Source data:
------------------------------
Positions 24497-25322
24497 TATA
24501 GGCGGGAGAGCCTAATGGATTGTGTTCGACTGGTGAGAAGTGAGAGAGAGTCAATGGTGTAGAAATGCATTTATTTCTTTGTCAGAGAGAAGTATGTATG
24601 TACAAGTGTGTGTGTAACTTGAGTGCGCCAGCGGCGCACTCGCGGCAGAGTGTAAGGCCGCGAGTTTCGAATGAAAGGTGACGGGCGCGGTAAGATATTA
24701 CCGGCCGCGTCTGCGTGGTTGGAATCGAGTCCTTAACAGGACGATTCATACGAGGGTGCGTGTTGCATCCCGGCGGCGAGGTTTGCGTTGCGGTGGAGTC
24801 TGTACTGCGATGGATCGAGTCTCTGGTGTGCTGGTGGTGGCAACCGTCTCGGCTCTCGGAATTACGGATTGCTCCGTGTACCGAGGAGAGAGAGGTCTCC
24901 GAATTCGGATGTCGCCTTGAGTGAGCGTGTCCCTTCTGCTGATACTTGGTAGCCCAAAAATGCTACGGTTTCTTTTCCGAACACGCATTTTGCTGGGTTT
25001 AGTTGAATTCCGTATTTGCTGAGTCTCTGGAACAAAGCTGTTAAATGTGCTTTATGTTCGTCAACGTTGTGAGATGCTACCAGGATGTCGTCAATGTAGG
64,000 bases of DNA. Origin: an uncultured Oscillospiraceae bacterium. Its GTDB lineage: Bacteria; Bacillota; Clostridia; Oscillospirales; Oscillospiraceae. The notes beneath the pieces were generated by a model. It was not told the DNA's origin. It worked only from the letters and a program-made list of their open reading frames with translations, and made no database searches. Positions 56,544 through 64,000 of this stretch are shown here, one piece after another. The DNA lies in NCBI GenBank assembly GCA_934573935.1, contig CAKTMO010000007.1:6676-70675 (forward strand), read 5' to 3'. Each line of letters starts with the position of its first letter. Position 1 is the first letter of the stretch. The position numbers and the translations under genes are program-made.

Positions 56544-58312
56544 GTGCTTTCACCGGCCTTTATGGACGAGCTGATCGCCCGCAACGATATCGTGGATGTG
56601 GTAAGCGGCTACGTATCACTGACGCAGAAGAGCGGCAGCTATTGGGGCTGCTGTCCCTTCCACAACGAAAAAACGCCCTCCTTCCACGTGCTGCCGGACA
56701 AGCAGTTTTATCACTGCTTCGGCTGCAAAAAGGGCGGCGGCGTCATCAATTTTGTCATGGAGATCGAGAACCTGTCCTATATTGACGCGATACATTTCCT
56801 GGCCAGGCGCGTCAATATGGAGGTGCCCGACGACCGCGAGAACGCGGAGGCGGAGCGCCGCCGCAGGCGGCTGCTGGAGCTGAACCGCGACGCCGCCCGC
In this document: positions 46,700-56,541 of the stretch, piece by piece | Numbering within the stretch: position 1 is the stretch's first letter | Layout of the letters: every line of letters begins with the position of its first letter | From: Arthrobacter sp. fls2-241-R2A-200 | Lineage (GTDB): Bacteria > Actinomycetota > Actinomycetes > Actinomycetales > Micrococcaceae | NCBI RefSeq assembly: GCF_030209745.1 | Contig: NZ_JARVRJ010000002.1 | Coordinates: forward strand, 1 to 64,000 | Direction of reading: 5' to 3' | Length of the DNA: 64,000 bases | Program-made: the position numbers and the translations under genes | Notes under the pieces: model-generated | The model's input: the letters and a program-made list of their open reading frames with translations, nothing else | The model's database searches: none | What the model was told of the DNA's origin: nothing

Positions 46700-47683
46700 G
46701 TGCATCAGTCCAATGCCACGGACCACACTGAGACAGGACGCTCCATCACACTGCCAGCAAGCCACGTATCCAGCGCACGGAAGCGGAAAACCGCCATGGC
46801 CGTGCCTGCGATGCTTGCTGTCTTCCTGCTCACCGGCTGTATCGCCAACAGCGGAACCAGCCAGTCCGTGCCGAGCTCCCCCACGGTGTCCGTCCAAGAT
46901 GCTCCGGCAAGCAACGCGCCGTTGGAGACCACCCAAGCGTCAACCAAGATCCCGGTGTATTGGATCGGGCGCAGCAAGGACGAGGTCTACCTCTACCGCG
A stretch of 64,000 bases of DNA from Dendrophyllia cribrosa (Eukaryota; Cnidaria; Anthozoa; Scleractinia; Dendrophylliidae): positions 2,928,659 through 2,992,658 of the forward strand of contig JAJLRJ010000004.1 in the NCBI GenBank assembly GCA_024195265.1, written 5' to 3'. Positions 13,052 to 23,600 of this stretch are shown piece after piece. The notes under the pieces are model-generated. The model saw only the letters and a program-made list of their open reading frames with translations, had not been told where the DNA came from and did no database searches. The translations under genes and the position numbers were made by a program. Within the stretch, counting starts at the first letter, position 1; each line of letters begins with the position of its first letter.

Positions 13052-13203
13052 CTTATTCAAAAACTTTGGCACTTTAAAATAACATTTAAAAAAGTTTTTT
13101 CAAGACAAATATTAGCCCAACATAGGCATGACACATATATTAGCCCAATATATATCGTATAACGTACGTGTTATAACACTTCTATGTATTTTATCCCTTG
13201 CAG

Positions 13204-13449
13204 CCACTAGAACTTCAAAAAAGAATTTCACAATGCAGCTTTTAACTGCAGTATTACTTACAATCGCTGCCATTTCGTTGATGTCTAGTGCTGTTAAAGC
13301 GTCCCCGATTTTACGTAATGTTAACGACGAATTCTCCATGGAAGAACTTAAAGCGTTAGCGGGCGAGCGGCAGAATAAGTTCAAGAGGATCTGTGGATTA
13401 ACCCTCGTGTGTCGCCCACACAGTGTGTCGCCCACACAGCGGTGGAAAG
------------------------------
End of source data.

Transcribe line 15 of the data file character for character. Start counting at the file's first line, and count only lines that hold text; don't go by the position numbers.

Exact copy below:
In this document: positions 46,700-56,541 of the stretch, piece by piece | Numbering within the stretch: position 1 is the stretch's first letter | Layout of the letters: every line of letters begins with the position of its first letter | From: Arthrobacter sp. fls2-241-R2A-200 | Lineage (GTDB): Bacteria > Actinomycetota > Actinomycetes > Actinomycetales > Micrococcaceae | NCBI RefSeq assembly: GCF_030209745.1 | Contig: NZ_JARVRJ010000002.1 | Coordinates: forward strand, 1 to 64,000 | Direction of reading: 5' to 3' | Length of the DNA: 64,000 bases | Program-made: the position numbers and the translations under genes | Notes under the pieces: model-generated | The model's input: the letters and a program-made list of their open reading frames with translations, nothing else | The model's database searches: none | What the model was told of the DNA's origin: nothing